M feels entitled to these spaces by default of platforms believing his lie. “I didn’t push too much to hide my identity. So, they see my work, they contact me, [so] why then [should] I have to say no?”
Lao Xie Xie’s story adds another page to an already long history of white men profiting by appropriating Asian identities. Activist Brian Kern’s identity as “Kong Tsung-gan”, poet Michael Hudson’s pen name “Yi Fen Chou” and Marvel Comics’ Editor-in-Chief CB Cebulski’s persona “Akira Yoshida” are just a few prominent modern examples of the one set by French writer George Psalmanazar, who in 1704 claimed to be a Taiwanese “savage” to market his largely fabricated chronicle of the island.
Lao Xie Xie isn’t even the first such case in the Chinese art world. In 2015, Alexandre Ouiary revealed his decade-long facade as Tao Hongjing, a persona he fabricated to increase the value of his work. And in 2019, Matthiaus Austel (known as MA‘TE), sparked outrage in China’s photography scene when, prior to being accused of sexual assault by his models, he was outed for using his Chinese girlfriend’s identity to sell his work and enter into Chinese-only photography competitions.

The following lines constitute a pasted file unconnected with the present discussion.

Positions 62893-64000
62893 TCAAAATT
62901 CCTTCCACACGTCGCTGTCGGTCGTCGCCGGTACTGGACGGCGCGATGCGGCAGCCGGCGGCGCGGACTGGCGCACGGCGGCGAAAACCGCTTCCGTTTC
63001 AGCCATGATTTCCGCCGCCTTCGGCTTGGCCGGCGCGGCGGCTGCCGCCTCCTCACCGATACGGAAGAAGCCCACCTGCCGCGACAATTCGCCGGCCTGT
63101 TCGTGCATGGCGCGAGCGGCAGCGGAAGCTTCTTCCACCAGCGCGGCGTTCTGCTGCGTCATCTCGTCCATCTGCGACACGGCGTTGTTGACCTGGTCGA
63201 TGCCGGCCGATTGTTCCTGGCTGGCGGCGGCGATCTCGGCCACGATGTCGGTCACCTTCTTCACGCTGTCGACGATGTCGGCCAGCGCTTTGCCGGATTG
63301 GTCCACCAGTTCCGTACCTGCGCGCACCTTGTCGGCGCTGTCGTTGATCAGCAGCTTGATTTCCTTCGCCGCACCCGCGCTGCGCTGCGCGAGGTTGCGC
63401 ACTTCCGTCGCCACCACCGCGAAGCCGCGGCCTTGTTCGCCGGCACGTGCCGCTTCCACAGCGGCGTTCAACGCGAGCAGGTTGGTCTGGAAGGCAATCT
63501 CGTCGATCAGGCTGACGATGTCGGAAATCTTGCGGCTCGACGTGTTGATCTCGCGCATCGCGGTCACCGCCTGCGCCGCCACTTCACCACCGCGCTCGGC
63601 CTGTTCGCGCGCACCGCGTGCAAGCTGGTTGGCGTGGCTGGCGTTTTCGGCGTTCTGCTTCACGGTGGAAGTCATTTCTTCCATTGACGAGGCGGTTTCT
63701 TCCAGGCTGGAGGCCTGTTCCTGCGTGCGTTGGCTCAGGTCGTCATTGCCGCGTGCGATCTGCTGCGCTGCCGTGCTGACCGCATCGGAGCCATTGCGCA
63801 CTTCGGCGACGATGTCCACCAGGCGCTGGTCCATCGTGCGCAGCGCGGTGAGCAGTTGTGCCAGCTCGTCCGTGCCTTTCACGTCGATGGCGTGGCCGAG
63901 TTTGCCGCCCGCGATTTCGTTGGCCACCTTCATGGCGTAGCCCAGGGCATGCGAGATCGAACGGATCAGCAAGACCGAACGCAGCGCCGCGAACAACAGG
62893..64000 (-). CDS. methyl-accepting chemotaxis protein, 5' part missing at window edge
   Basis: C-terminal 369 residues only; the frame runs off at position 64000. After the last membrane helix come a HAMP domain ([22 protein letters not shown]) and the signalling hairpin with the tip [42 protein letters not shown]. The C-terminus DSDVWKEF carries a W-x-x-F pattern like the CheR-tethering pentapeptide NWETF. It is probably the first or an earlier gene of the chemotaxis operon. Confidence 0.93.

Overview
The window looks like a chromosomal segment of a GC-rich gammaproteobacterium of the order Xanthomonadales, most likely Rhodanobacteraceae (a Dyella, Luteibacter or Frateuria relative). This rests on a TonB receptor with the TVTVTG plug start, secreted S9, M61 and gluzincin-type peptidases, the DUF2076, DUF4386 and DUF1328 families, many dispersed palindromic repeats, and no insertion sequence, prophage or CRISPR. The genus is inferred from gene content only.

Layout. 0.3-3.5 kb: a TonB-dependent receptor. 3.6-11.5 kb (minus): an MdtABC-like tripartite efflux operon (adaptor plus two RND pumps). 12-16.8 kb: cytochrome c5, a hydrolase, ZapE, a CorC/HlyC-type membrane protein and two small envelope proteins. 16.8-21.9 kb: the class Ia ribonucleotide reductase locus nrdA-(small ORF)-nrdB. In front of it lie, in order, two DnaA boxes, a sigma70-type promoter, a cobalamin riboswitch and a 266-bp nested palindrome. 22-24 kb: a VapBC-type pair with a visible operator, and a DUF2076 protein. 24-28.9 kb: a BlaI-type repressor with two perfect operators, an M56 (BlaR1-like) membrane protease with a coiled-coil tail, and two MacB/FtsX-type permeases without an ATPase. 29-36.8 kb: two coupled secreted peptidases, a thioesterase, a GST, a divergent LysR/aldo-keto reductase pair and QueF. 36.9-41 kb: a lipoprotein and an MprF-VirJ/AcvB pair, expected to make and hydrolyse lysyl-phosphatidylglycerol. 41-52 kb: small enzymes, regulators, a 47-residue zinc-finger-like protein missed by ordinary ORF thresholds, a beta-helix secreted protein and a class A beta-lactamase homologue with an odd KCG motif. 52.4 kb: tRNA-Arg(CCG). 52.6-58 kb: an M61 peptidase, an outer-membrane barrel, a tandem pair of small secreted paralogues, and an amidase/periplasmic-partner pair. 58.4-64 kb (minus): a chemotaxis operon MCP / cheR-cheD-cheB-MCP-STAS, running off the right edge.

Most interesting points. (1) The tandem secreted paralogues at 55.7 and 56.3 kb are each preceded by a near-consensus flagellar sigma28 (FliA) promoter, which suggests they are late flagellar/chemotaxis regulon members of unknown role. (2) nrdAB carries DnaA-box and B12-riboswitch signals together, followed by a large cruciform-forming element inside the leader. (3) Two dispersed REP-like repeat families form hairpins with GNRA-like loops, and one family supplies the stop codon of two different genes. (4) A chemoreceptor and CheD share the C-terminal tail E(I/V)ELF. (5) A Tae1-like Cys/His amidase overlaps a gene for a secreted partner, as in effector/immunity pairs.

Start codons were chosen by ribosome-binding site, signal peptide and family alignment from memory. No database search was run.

In a time when the dialogue between China and the rest of the world is opening up on a cultural level, an ideological question thrust into the spotlight is “who has the authority to tell China’s story?” Race, culture and national identity are not monolithic ideas, and no one group lays exclusive claim to their portrayal. Yet, when non-Chinese artists appropriate a Chinese narrative for personal gain, they gamble with undermining and perpetuating historically and socially constructed prejudices and stereotypes. This issue, warns photographer Pixy Liao, runs the risk of “reinforcing stereotypes of the Western way of viewing Chinese.”